UPS reps say customers can require a package only be delivered if someone signs for it. They also say drivers are trained to leave packages out of sight and where customers prefer them to be.
Here are some good tips you might try:
Try to have someone home when your package arrives. Typically you can check the delivery status via online tracking.
Choose a shipping option that requires a signature for delivery. Waiving that requirement might lessen chances of a successful claim.
Leave a note on the door or contact the delivery service to arrange delivery to a neighbor. If you can't do that, ask that the package be left in a less noticeable spot than the front porch, such as along the side of the house or near the garage.
Consider an alternative to home delivery. Have the package shipped to your office, for instance, or to a stay-at-home friend or relative.
Have the delivery service hold your package. The Postal Service won't leave a package at the door unless requested. The mail carrier will leave an "attempted delivery" notice if the item doesn't fit in the mailbox. FedEx and UPS will also hold packages for pickup, if requested.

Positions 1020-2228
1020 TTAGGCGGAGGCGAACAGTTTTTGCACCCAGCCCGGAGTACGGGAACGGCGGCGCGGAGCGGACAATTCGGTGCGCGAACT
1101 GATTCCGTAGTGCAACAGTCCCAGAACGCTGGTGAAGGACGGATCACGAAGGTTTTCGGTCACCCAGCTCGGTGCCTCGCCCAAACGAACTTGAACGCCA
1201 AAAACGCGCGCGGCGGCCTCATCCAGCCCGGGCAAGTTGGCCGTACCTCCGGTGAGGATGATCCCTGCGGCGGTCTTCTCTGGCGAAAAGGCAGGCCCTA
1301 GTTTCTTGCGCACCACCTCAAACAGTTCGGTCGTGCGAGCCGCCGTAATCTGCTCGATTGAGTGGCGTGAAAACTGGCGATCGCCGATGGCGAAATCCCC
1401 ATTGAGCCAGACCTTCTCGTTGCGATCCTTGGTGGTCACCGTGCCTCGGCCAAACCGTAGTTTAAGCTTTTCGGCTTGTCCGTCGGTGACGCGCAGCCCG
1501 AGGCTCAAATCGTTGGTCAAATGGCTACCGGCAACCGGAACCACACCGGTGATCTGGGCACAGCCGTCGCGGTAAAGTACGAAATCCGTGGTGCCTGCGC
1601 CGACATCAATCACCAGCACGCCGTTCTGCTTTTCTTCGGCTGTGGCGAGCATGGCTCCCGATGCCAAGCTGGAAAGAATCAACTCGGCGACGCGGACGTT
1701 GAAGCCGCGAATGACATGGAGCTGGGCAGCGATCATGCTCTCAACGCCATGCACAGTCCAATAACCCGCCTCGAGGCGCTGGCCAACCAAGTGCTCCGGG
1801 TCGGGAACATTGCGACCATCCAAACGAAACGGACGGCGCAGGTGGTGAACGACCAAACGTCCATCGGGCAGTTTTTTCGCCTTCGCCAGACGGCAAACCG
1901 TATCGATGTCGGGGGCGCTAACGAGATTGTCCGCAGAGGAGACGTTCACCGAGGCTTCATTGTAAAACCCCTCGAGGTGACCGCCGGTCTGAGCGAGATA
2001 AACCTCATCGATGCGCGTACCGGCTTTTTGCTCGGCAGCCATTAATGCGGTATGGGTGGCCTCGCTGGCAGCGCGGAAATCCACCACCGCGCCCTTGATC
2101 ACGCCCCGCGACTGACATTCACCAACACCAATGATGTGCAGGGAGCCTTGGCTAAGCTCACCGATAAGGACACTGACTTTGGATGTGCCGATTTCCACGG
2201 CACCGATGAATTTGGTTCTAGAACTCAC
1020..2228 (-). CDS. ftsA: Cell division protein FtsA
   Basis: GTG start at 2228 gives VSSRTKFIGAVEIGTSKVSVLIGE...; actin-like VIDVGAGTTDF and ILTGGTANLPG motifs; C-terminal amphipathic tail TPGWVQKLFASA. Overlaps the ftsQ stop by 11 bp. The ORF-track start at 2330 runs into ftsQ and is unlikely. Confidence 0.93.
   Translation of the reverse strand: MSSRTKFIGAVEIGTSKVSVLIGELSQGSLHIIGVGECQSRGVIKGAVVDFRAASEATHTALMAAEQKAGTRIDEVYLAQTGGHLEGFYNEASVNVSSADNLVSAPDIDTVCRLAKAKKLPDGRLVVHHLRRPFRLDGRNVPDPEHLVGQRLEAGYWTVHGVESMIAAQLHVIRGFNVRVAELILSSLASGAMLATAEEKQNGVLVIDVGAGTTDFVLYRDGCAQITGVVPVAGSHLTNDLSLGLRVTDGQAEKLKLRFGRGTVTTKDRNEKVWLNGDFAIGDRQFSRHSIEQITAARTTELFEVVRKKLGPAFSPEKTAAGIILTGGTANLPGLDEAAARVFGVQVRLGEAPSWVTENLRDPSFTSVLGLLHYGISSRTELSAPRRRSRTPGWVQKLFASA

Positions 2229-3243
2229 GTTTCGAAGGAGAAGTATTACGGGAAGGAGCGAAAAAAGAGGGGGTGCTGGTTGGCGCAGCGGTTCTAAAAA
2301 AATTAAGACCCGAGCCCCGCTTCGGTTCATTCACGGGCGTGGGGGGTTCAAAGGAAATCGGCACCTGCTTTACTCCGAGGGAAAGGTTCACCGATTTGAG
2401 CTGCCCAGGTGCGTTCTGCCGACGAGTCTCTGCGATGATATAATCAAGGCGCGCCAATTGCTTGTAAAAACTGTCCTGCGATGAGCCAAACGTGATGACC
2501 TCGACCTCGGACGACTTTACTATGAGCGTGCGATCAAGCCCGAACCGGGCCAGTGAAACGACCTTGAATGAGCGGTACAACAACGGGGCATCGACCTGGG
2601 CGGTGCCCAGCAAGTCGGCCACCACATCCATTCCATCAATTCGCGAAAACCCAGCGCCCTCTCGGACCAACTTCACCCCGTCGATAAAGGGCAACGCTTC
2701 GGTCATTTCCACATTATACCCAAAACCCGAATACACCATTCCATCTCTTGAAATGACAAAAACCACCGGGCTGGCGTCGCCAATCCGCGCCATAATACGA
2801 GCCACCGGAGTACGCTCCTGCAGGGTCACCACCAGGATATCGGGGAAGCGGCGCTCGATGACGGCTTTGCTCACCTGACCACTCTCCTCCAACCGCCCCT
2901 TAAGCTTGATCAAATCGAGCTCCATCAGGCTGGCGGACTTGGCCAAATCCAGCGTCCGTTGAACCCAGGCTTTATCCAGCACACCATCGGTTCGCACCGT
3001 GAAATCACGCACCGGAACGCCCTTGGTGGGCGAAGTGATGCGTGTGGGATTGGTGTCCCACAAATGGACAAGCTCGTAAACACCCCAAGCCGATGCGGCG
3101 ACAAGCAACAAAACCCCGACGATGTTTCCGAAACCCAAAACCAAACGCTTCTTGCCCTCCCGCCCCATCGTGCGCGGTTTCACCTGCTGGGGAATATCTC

If the item is valuable, purchase insurance.
Track the order online and report any missing packages promptly to the merchant, delivery service and police. According to UPS, merchants may provide a replacement item and subsequently file a claim with UPS. If you believe mail was stolen, report it immediately to your local postmaster or nearest postal inspector.
If a package is missing, contact your credit card company to see if you are covered. Some card issuers offer complimentary purchase protection that protects against theft and accidental damage for 90 days from the date of purchase.
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